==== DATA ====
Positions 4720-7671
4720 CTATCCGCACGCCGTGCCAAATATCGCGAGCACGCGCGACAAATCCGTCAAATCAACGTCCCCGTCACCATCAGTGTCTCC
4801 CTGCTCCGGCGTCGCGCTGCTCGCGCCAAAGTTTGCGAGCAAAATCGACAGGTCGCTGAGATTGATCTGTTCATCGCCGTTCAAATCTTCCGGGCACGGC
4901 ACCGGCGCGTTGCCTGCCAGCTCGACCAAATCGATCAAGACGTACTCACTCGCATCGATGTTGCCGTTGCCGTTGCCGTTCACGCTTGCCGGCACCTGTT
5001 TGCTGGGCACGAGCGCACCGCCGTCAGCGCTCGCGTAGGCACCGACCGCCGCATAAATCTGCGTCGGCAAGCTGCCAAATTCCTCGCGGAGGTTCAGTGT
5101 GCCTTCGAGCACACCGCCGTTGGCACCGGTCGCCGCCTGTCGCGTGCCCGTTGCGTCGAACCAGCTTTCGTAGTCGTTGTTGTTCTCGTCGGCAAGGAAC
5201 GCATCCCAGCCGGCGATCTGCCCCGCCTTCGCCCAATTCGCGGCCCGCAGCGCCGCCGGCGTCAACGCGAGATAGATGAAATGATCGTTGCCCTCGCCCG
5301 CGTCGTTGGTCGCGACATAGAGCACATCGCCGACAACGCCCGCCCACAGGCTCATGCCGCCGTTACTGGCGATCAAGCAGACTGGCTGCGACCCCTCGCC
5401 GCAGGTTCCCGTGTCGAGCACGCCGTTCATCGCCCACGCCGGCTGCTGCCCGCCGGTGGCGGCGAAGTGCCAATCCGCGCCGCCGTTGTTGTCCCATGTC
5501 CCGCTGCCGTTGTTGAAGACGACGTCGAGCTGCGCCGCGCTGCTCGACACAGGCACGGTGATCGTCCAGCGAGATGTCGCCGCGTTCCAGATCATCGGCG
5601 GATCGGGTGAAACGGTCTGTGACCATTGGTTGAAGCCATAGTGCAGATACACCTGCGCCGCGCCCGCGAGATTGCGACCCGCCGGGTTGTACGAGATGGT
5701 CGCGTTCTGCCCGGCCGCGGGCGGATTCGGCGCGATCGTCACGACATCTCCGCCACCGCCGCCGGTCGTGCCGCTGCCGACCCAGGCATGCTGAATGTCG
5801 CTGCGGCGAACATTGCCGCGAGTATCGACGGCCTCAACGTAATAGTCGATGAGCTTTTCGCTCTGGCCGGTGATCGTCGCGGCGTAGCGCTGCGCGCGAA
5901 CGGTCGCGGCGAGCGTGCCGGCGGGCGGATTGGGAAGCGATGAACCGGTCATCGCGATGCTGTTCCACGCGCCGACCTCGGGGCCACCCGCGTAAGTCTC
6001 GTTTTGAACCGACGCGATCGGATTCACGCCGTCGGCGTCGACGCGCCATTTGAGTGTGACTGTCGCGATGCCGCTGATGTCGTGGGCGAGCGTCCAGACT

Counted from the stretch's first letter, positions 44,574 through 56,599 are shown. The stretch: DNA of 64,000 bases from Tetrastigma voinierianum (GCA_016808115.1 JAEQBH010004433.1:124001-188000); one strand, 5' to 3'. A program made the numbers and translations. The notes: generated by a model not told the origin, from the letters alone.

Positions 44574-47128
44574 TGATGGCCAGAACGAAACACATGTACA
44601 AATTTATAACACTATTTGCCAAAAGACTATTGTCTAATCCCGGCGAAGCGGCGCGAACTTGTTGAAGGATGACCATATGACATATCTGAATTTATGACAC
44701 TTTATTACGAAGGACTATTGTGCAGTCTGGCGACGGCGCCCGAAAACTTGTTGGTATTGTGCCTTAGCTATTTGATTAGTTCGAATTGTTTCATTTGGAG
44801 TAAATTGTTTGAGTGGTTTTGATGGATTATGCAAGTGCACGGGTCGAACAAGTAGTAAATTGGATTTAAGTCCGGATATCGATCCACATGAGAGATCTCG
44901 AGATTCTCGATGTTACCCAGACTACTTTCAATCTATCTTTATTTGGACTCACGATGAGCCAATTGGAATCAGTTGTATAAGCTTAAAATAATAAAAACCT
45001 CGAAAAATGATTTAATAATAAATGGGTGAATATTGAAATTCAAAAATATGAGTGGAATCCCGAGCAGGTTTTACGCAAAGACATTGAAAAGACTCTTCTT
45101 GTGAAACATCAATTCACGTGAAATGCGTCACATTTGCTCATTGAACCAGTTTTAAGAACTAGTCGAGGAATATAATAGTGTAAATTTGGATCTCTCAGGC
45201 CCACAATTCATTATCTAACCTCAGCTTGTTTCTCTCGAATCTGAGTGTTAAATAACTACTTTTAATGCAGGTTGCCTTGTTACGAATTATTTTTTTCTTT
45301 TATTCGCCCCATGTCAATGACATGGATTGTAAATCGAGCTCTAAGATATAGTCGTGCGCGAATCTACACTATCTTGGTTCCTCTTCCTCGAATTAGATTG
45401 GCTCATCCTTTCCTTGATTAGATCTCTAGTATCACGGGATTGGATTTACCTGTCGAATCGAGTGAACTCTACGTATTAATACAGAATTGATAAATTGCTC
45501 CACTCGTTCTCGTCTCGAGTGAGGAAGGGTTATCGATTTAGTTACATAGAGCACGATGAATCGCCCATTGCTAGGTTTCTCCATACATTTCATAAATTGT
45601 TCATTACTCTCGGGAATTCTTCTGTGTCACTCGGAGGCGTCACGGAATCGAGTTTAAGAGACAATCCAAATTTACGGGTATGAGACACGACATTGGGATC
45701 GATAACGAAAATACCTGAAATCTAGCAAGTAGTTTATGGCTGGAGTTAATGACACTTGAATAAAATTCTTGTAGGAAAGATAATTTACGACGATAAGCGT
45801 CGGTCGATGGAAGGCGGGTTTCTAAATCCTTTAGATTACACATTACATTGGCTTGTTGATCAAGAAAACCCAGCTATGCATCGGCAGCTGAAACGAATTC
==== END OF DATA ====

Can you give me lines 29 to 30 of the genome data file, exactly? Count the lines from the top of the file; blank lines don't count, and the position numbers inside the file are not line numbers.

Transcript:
45601 TCATTACTCTCGGGAATTCTTCTGTGTCACTCGGAGGCGTCACGGAATCGAGTTTAAGAGACAATCCAAATTTACGGGTATGAGACACGACATTGGGATC
45701 GATAACGAAAATACCTGAAATCTAGCAAGTAGTTTATGGCTGGAGTTAATGACACTTGAATAAAATTCTTGTAGGAAAGATAATTTACGACGATAAGCGT